Foreign Policy Blogs

In Venezuela, Dare Not Bite the Hand That Feeds You

Raúl Isaías Baduel, who once served as Venezuela’s defense minister, now faces an 8-year prison sentence after being found guilty on corruption charges. He has already been in prison for more than a year, pending the trial’s outcome. Baduel had resigned his position in the government three years ago over concerns about the regime’s direction, including the expansion of President Hugo Chávez’s power.

Those opposed to the Venezuelan government will likely interpret this ruling as another sign that the country’s leaders do not accept alternative viewpoints, even the critiques of its former allies.

In the world of Chávez loyalty is extremely important. You are either with him or against him – and there are often consequences for those who choose this second option. Anyone who signed a petition in support of a vote to recall President Chávez in 2004 were blacklisted and are banned from working for the state after their names were leaked in what is known as Tascon’s List. In the case of Baduel, even though he played a crucial role by enabling Chávez to regain power during the 2002 coup attempt, his opposition to the expansion of the president’s control appears to have been too much to overlook. He is not the first former official of the administration to be imprisoned.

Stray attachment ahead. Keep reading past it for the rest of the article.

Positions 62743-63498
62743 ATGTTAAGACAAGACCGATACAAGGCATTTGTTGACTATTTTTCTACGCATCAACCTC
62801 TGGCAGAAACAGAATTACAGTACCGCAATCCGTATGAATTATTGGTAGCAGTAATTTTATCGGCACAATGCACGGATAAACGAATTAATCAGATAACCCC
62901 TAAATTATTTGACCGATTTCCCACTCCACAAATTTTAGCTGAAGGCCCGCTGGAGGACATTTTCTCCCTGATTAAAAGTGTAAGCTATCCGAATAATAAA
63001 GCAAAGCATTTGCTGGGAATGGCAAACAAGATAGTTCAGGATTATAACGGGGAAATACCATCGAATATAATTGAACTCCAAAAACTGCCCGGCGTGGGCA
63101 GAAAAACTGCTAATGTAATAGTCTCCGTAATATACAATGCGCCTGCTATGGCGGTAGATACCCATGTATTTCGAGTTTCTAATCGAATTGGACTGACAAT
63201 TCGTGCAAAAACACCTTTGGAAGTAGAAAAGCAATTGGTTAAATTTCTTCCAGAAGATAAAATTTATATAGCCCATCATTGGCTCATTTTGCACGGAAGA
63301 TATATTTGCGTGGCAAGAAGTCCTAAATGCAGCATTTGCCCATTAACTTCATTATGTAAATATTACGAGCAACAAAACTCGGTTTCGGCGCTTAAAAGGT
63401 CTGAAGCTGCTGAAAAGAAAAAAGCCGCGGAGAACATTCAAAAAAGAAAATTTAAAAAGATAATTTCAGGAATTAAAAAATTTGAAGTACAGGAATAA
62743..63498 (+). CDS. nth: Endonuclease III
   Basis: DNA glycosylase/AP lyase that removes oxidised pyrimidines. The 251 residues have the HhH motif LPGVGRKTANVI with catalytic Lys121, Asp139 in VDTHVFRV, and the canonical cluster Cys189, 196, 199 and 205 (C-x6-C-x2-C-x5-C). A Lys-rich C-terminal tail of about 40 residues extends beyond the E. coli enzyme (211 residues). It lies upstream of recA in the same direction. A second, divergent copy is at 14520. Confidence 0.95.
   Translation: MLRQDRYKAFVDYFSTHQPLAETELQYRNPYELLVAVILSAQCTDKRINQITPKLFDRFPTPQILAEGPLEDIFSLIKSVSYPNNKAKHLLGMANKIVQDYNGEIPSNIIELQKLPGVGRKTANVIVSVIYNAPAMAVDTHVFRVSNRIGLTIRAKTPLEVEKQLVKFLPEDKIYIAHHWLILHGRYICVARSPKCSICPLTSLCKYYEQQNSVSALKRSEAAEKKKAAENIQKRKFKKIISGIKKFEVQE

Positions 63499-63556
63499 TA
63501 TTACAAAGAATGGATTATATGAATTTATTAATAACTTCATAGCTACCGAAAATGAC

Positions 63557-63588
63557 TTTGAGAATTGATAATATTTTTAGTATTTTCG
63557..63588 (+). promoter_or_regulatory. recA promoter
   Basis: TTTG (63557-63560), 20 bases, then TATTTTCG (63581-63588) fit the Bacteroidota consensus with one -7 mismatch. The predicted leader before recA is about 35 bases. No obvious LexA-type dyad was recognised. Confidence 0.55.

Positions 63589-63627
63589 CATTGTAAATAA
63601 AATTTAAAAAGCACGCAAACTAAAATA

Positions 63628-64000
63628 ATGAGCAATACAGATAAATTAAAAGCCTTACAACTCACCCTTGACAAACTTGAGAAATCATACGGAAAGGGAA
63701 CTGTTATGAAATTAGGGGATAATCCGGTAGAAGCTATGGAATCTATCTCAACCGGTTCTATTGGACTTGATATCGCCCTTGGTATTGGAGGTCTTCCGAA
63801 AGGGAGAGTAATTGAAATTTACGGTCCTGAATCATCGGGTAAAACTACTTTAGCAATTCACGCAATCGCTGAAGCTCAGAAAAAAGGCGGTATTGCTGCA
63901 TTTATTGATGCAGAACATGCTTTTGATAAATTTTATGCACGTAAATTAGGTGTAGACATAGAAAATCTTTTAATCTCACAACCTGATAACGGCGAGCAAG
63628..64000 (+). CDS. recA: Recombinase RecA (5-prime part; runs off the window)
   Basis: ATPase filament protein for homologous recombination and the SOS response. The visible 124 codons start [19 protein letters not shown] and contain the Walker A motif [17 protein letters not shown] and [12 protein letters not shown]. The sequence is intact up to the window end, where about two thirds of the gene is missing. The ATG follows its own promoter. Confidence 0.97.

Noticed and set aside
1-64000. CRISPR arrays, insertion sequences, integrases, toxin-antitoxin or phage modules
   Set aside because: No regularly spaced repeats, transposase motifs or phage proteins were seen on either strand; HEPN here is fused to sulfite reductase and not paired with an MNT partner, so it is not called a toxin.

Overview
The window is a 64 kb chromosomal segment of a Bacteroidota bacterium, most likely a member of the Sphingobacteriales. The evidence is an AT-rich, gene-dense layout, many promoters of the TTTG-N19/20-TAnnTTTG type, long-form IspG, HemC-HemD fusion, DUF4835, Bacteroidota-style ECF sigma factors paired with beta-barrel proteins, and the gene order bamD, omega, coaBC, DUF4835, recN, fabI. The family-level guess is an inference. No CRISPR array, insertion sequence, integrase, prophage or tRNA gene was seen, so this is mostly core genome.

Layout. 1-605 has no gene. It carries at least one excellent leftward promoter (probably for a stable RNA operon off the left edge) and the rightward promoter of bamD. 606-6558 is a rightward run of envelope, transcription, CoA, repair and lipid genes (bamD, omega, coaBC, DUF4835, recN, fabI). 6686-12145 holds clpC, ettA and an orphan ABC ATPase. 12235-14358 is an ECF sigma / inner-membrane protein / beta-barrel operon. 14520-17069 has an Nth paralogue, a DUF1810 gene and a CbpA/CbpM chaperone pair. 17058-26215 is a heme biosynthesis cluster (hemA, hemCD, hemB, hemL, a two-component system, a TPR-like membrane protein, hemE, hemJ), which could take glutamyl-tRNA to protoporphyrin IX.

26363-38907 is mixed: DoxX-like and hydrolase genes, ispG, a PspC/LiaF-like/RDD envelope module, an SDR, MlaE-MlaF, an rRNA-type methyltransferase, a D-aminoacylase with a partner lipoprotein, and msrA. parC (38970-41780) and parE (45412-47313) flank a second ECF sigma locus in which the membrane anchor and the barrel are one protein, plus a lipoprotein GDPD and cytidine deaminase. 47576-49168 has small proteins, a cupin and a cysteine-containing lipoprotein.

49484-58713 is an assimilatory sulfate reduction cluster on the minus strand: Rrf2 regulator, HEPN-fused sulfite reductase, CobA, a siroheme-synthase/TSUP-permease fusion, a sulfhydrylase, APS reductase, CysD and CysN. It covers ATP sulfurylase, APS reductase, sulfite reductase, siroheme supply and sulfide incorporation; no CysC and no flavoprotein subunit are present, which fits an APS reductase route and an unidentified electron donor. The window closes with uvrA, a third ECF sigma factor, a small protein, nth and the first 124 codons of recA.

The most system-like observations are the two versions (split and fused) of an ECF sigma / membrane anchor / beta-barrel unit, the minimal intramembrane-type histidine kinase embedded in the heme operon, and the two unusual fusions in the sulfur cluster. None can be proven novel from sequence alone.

Supporters of Chávez, however, probably do not see these as trumped up accusations against Baduel. Instead, they likely see the impending punishment as just desserts for charges that nearly $4 million of funds were unaccounted for when he was in office.

Information for this posting comes from the NYT and BBC.



David D. Sussman

David D. Sussman is currently a PhD Candidate at the Fletcher School of Law and Diplomacy (Tufts University), in Boston, Massachusetts. Serving as a fellow at the Feinstein International Center, he was awarded a Fulbright Scholarship to study the lives of Colombian refugees and economic migrants in Caracas, Venezuela. David has worked on a variety of migrant issues that include the health of displaced persons, domestic resettlement of refugees, and structured labor-migration programs. He holds a Masters in International Relations from the Fletcher School, where he studied the integration of Somali and Salvadoran immigrants. David has a B.A. from Dartmouth College and is fluent in Spanish. He has lived in Colombia, Honduras, Nicaragua, Mexico and Venezuela, and also traveled throughout Latin America. In his free time David enjoys reading up on international news, playing soccer, cooking arepas, and dancing salsa casino. Areas of Focus: Latin America; Migration; Venezuela.